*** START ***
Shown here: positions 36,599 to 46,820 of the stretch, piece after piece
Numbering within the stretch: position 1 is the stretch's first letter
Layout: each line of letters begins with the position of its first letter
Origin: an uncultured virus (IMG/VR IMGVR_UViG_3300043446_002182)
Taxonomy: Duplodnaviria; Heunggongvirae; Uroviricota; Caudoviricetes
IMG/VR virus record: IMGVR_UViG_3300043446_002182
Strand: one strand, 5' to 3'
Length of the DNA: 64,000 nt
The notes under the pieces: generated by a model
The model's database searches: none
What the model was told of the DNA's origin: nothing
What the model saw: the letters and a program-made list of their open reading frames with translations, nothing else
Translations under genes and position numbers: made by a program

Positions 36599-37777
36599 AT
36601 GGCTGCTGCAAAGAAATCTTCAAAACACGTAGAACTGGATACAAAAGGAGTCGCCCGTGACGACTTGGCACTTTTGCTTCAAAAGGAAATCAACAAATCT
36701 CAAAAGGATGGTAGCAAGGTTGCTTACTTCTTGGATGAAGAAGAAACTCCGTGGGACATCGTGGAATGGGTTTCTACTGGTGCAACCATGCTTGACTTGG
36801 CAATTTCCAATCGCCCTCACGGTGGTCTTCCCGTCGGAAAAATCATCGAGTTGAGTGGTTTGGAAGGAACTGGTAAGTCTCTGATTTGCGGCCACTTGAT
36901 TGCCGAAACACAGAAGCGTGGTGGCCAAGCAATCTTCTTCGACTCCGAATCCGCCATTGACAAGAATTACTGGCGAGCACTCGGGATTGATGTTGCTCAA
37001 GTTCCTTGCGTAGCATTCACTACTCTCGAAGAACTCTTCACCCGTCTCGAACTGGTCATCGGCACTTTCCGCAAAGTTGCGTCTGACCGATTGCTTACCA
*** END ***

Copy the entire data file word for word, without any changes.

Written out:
Shown here: positions 36,599 to 46,820 of the stretch, piece after piece
Numbering within the stretch: position 1 is the stretch's first letter
Layout: each line of letters begins with the position of its first letter
Origin: an uncultured virus (IMG/VR IMGVR_UViG_3300043446_002182)
Taxonomy: Duplodnaviria; Heunggongvirae; Uroviricota; Caudoviricetes
IMG/VR virus record: IMGVR_UViG_3300043446_002182
Strand: one strand, 5' to 3'
Length of the DNA: 64,000 nt
The notes under the pieces: generated by a model
The model's database searches: none
What the model was told of the DNA's origin: nothing
What the model saw: the letters and a program-made list of their open reading frames with translations, nothing else
Translations under genes and position numbers: made by a program

Positions 36599-37777
36599 AT
36601 GGCTGCTGCAAAGAAATCTTCAAAACACGTAGAACTGGATACAAAAGGAGTCGCCCGTGACGACTTGGCACTTTTGCTTCAAAAGGAAATCAACAAATCT
36701 CAAAAGGATGGTAGCAAGGTTGCTTACTTCTTGGATGAAGAAGAAACTCCGTGGGACATCGTGGAATGGGTTTCTACTGGTGCAACCATGCTTGACTTGG
36801 CAATTTCCAATCGCCCTCACGGTGGTCTTCCCGTCGGAAAAATCATCGAGTTGAGTGGTTTGGAAGGAACTGGTAAGTCTCTGATTTGCGGCCACTTGAT
36901 TGCCGAAACACAGAAGCGTGGTGGCCAAGCAATCTTCTTCGACTCCGAATCCGCCATTGACAAGAATTACTGGCGAGCACTCGGGATTGATGTTGCTCAA
37001 GTTCCTTGCGTAGCATTCACTACTCTCGAAGAACTCTTCACCCGTCTCGAACTGGTCATCGGCACTTTCCGCAAAGTTGCGTCTGACCGATTGCTTACCA